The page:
Ukraine could never afford to bet on Starlink

The recent spat over SpaceX’s Starlink and its role in helping Ukraine defend itself against a predatory Russian invasion only seems to be growing more urgent, especially as the Russian government has stepped up attacks on Ukraine’s civilian infrastructure, targeting electricity, water and communication. Starlink, an internet service powered by a massive “satellite constellation”, is an essential backstop against that destruction. At the start of the Russian invasion, SpaceX sent thousands of its terminals to Ukraine to facilitate communication between Ukraine’s armed forces and help civilians communicate with the outside world, although it would be a long haul to claim that the terminals were donated. , as The Washington Post quickly found out.

Since then, Starlink has also become an essential tool for the Ukrainian military to coordinate thousands of miles of combat theater. Michael Kofman, a defense analyst at CNA Corporation and an expert on the Russian military who is not prone to sweeping statements or hyperbole, admitted in a recent interview: “At the beginning of the war, I was a little dismissive about its effectiveness, but I think it’s been significant over time, and I think it’s played a really important role in what it offers the Ukrainians on the battlefield.”

But now, with the system outage and SpaceX terminally online CEO Elon Musk suggesting his support for Ukraine’s position has waned, it may be time to prove Elon this vital tool against Twitter-driven whims — and seriously think about bringing more of the defense and aerospace industries back into the immediate reach of government. Such vital infrastructure should be nationalized rather than used as a PR football for attention-hungry CEOs.

Ukraine should not be dependent on a system so subject to the infamous whims of one man. The role of tech companies — already notoriously inexplicable — in such vital matters is far too big here, and the world doesn’t need more tech lords falling in love with their “one weird trick” to end global crises. While public-private partnerships are many mythologies, the time has come to consider the renationalization of vital infrastructure, if only to protect them from the kind of silliness that CEOs catch on Twitter.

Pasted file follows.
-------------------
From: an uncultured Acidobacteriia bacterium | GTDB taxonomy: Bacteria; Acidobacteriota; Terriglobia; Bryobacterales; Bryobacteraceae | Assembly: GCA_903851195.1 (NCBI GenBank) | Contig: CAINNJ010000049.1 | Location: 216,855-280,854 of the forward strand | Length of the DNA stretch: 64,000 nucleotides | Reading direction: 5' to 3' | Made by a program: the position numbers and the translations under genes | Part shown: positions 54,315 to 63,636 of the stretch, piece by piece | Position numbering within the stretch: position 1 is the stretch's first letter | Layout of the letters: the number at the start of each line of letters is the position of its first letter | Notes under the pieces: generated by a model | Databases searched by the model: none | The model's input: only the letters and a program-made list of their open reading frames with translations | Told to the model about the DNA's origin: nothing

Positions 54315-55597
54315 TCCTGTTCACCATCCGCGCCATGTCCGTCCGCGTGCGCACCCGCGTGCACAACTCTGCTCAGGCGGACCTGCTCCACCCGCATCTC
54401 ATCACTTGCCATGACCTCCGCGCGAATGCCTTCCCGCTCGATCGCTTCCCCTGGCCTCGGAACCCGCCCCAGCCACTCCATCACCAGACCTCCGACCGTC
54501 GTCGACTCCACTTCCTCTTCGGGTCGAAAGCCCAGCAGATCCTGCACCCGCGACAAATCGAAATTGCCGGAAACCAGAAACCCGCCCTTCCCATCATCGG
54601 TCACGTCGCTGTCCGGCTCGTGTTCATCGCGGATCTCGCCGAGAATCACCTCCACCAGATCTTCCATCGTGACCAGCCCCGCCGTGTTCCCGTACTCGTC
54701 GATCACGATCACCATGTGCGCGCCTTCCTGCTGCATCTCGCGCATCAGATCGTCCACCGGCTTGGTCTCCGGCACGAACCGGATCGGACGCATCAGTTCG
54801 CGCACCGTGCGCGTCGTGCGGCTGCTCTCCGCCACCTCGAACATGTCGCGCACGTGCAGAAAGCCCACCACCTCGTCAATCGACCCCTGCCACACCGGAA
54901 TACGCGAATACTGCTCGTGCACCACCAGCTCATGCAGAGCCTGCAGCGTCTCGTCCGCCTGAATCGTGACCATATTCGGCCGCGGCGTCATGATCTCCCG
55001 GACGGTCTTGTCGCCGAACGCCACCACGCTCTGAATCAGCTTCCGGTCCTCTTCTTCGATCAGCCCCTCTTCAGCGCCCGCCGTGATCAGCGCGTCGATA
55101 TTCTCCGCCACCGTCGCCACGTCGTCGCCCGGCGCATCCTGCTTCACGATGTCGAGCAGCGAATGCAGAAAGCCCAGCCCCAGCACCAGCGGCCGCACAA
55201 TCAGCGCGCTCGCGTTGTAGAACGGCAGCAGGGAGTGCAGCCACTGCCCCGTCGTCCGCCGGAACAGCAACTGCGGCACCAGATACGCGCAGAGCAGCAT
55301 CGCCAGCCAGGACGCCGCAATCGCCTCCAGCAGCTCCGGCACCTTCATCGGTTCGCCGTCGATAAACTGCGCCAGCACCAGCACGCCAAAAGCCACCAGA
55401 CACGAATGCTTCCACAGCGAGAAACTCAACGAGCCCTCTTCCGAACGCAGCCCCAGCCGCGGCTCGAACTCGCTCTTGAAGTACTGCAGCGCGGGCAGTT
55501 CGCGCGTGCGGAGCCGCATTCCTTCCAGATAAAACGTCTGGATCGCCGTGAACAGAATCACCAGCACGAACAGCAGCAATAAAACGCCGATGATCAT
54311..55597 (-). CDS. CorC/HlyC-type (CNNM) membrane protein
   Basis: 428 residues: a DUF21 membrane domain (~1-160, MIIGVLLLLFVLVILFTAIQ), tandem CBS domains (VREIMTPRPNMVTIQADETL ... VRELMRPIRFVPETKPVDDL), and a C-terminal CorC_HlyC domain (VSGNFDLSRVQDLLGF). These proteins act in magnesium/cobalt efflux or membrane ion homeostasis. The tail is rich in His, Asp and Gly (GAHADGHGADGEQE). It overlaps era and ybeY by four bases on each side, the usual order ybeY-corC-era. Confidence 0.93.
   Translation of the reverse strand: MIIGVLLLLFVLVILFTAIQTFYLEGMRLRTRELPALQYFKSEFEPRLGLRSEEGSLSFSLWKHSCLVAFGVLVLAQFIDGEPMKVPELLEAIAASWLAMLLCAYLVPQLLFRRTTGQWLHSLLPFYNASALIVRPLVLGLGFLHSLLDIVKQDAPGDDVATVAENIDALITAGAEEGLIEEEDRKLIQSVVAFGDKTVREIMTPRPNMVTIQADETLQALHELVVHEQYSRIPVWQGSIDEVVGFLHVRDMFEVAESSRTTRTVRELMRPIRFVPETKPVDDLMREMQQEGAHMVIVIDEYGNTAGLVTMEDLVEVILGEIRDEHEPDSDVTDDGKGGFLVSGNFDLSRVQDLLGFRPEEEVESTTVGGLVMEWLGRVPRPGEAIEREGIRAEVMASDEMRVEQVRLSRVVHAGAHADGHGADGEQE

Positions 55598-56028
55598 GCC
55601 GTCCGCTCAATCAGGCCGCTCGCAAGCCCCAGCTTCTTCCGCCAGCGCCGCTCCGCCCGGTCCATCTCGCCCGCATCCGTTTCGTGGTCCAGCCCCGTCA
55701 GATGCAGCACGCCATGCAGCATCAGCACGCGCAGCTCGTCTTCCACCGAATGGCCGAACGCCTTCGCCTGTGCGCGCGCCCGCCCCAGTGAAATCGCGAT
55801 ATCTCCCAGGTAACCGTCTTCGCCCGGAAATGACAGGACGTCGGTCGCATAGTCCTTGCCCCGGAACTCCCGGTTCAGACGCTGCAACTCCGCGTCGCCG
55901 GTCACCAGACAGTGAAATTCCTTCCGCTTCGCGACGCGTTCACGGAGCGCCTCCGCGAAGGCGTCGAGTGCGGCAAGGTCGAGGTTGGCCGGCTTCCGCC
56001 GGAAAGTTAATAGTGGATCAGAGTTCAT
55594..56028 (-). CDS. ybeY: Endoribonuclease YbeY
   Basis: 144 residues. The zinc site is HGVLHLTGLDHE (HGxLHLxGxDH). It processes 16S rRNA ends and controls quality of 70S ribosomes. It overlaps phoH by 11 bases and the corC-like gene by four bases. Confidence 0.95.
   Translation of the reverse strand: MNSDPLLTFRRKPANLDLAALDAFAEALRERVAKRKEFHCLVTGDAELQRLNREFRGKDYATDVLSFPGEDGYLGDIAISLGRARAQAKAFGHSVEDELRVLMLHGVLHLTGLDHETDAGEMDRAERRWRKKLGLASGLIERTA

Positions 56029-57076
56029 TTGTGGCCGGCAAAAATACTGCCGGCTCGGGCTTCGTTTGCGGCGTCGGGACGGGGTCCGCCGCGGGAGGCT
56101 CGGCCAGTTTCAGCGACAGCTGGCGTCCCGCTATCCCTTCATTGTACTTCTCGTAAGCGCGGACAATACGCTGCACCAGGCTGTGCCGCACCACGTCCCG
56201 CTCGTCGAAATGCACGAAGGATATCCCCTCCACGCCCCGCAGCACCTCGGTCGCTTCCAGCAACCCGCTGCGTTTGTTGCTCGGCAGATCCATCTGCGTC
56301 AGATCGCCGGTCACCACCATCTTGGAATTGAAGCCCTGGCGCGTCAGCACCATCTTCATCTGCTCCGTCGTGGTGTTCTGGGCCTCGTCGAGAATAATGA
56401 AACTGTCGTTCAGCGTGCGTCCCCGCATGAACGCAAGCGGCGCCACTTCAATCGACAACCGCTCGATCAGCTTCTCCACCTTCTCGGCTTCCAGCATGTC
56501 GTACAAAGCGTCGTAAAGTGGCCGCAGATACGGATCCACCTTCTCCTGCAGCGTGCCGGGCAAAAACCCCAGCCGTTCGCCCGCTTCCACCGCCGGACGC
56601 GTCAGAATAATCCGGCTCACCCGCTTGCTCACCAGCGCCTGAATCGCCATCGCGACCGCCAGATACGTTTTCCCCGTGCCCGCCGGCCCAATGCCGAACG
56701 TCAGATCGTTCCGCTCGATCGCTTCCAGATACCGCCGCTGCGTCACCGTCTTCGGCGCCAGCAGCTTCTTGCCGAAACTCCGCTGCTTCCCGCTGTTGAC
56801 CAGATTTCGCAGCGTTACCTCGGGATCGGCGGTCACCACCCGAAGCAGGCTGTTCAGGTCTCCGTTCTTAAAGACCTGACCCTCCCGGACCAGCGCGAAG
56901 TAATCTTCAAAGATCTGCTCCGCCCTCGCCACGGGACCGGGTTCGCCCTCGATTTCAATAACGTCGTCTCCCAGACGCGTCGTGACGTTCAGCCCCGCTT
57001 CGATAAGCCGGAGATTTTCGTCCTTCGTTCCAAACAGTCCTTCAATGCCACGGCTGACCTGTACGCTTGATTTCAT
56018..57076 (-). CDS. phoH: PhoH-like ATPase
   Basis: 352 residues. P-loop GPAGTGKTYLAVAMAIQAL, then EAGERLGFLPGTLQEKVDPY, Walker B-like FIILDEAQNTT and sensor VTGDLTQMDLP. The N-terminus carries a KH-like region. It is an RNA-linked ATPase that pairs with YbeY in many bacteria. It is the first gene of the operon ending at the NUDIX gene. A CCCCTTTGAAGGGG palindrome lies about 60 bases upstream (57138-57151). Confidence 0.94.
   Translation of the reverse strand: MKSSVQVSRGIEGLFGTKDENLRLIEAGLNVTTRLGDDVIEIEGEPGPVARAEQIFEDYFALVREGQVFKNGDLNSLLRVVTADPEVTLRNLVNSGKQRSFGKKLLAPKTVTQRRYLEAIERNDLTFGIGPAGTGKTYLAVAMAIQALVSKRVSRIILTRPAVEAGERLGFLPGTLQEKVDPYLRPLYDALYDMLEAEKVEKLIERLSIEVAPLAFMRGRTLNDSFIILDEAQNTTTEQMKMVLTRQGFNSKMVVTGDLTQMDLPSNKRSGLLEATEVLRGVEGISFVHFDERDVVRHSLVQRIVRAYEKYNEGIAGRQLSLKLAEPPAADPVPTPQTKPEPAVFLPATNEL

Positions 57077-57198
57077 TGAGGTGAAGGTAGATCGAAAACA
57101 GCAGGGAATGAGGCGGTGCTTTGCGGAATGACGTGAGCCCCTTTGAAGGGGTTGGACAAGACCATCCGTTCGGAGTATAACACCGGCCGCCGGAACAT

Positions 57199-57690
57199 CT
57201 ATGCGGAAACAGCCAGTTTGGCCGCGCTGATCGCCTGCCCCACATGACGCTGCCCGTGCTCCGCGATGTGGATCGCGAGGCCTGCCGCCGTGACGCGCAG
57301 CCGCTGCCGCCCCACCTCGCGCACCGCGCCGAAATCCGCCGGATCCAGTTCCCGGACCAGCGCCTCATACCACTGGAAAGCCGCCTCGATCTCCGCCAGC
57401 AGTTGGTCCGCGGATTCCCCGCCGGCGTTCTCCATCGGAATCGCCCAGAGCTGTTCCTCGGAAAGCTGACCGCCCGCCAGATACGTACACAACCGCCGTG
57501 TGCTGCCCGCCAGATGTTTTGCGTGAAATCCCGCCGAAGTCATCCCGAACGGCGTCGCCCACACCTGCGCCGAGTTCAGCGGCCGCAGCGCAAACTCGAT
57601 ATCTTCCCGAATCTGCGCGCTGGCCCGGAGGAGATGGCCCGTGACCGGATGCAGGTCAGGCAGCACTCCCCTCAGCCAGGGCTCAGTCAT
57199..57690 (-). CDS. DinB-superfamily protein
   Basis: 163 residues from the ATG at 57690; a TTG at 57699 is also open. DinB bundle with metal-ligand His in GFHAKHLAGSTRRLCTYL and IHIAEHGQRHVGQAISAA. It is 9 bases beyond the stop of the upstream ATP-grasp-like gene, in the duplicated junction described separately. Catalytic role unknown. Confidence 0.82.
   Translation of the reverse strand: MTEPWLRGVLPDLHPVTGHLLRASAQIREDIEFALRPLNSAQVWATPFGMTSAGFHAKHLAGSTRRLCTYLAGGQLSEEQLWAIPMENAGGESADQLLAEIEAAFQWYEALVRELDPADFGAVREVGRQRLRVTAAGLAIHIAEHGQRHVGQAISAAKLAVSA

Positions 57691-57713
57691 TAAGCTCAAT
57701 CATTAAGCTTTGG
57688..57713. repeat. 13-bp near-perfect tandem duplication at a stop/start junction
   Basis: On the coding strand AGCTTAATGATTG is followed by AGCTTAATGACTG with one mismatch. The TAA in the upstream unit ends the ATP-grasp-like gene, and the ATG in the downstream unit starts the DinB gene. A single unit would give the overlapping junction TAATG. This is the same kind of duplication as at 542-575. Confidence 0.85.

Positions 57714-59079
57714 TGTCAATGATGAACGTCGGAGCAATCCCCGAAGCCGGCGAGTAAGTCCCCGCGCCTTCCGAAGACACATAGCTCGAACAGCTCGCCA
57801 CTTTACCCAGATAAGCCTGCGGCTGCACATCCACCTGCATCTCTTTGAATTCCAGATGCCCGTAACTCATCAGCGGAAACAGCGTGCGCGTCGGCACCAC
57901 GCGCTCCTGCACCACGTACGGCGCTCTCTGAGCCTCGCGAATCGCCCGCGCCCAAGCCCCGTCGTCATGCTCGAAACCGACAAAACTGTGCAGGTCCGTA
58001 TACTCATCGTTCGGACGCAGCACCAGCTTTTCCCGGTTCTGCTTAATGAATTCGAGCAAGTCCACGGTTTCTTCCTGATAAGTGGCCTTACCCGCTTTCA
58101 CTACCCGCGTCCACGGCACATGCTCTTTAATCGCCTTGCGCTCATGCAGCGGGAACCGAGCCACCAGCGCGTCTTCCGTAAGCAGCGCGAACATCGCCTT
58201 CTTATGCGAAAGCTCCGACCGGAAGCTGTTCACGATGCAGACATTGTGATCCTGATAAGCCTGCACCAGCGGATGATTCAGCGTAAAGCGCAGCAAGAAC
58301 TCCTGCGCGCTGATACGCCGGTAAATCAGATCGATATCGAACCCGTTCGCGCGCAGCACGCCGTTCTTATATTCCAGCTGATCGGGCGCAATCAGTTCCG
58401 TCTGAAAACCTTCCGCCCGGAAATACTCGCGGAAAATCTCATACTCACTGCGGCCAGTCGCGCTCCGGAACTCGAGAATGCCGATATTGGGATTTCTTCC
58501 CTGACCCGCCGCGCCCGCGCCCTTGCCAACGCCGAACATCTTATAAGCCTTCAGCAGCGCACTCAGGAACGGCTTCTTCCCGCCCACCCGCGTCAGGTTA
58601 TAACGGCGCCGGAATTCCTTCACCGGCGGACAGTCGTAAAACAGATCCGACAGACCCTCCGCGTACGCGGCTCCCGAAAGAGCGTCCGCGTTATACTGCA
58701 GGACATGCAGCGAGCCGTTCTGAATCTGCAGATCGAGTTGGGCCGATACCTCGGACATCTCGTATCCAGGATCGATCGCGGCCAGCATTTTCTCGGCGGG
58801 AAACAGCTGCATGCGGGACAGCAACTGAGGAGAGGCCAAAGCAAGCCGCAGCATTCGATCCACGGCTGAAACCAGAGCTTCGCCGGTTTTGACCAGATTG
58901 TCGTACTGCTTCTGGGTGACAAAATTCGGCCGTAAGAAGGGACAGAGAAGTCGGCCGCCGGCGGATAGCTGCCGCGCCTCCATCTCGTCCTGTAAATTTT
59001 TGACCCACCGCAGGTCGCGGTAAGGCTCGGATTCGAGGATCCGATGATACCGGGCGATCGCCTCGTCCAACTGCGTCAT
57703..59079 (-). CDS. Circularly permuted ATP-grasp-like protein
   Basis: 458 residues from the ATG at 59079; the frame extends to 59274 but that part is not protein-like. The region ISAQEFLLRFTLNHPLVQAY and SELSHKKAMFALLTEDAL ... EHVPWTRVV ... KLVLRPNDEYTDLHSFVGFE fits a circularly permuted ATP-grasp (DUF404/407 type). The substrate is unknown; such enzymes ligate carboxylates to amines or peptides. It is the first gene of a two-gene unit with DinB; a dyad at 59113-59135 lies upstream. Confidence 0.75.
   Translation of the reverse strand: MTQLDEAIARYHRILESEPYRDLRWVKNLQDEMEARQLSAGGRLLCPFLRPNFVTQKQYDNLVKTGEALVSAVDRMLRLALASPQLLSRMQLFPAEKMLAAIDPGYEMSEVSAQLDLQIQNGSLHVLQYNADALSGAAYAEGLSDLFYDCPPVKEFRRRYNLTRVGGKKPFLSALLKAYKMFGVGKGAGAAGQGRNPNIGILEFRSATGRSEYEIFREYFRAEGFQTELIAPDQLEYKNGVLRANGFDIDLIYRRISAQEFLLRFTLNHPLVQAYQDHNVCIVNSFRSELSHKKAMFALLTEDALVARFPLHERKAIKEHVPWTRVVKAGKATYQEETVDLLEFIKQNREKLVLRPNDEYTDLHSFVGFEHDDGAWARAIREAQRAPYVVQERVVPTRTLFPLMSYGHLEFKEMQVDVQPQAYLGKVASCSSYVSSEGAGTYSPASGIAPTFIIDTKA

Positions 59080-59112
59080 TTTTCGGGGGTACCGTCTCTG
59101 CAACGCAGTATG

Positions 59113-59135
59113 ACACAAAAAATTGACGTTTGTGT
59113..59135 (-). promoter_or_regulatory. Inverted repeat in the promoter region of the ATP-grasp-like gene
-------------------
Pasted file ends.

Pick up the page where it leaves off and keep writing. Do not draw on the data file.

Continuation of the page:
Understanding what has happened over the past few weeks takes a bit of a detailed timeline, although it’s worth noting that the dates when events are reported aren’t necessarily when they happened.

The issues came into the public eye on Oct. 3 when Musk tweeted a widely derided “peace plan” for Ukraine that would have required it surrender most of the territory Russia annexed over the course of the war, as well as Crimea, which was illegally annexed in 2014. Over the next few days, he doubled down on the plan. Needless to say, the Ukrainians were decidedly cold to the idea; Ukrainian diplomat Andrij Melnyk even told Musk to “Get lost.”

In an apparently unrelated event, on October 7, it was reported that Starlink terminals went down all over the frontline of the Ukrainian advance against Russian forces in the Donbas and further south in Kherson Oblast.

However, the plot thickened on October 11, when adviser Ian Bremmer claimed in his widely read geopolitics newsletter that Musk had tweeted this indecent proposal after a phone call with Russian President Vladimir Putin himself, and that Musk had told him so. Musk vehemently denied this and eventually the Kremlin too. Then came the news that Musk’s SpaceX said the company could not indefinitely fund the use of the Starlink terminals or supply more to Ukraine unless the US government took over funding for the program from SpaceX.